The tests were performed in a controlled air conditioned room with temperatures maintained at a constant 24c – a comfortable environment for the majority of people reading this.Idle temperatures were measured after sitting at the desktop for 30 minutes. Load measurements were acquired by playing Crysis Warhead for 30 minutes and measuring the peak temperature. We also have included Furmark results, recording maximum temperatures throughout a 30 minute stress test. All fan settings were left on automatic.
As the Sapphire R7 250 Ultimate is a fan-less solution, we had to stress the card for a long time to see how the cooler handled with continued heat from the core. It peaked at 67c when gaming, and 75C when under Furmark load. These are good results.
To test power consumption today we are using a Keithley Integra unit and we measure power consumption from the VGA card inputs, not the system wide drain. We measure results while gaming in Crysis Warhead and the synthetic stress test Furmark and record both results.
The Sapphire R7 250 Ultimate takes all the power it needs from the PCI e slot, which when gaming is 54 watts. This rises to 66 watts under Furmark load.
We wouldn’t recommend you overclock a passively cooled card, as the tolerances can often be close to borderline, especially if you are installing into a chassis with poor airflow. For the purposes of this review however we used the AMD Catalyst Control center to overclock the Sapphire R7 250 Ultimate today.
Considering the passive nature of the hardware, we managed to achieve a decent 6.3% overclock on the core before artifacting would occur. Memory could be overclocked to the maximum range of the Catalyst Control Center slider – hitting 1,250mhz (5Gbps effective).
The additional overclock helps improve the graphics score in this benchmark to 3,282 points.
The Sapphire R7 250 Ultimate is designed for a very specific enthusiast audience. Those people who want a silent system, and the audience building a low cost media center with a need for video acceleration, high image quality and a secondary demand for casual gaming duties.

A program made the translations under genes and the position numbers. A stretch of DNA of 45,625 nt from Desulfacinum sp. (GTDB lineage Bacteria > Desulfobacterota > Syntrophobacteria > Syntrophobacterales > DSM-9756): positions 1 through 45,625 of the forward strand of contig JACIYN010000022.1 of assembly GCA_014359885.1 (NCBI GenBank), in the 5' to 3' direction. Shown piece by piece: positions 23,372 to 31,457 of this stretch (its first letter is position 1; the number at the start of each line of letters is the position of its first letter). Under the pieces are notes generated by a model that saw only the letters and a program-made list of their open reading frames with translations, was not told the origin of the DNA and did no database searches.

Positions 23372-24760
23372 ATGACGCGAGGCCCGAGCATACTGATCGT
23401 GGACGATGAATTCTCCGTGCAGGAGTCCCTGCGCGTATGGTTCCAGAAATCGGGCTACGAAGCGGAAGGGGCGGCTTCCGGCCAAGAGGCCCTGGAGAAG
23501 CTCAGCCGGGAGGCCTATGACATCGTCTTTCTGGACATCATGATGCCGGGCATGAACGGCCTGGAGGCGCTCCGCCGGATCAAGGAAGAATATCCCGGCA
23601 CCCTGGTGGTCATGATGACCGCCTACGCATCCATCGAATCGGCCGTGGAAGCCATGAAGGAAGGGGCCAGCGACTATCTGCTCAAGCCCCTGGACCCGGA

The Sapphire R7 250 Ultimate is fan less. In real world terms this means that it produces no noise at all. Additionally, it doesn’t require power from a PCI-e connector, getting all the juice it needs direct from the PCIe slot on the motherboard. If you are building a system into a small chassis, this can help with cable routing.
When dealing with a fan less graphics card, it is important to ensure that the computer chassis has some air flow, to help expel hot air. Sapphire include a heat warning sticker on the heatsink of the Ultimate cooler and we can confirm it does get really hot after a modest gaming session.
Without any air flow next to the graphics card, this hot air would rise inside the chassis, potentially raising temperatures for all the other key components. In a small, space restricted media center chassis, this issue would be even more of a concern.
Sapphire’s R7 250 sits almost exactly between a pair of popular nVidia cards. Considering there is only £15 separating the GT640 (£64.96 inc vat) and GT650 (£79.65 inc vat), the performance differences are extremely noticeable between the two Nvidia cards. We would go as far to say that for high definition gaming, the GT640 is close to useless – unless you were happy running with low image quality settings. The GT650 on the other hand is an excellent graphics card, offering solid frame rate performance for less than £80.
For gamers dealing with a restrictive budget, the R7 250 offers decent performance for around £70 – it very closely matched against the more expensive Nvidia GT650. More serious gamers will need to spend a little extra cash to get smooth frame rate performance at 1080p. If you have around £100-£110 to budget for a new graphics card, then we recommend either the AMD R7 265 or the newly released Nvidia GTX750 Ti. Both are excellent solutions and offer a considerable performance boost over the R7 250, but at a cost.
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- decent performance at 720p.
- HDMI cable included in bundle.
- good price point.
- does not require a PCIe connector.
- some overclocking headroom, although we advise good surrounding airflow.
- very low demand on a power supply.
- Without supporting air flow, hot air from the heatsink will rise inside the case.
- Will not be powerful enough for the latest Direct X 11 titles at 1080p.
- Not single slot.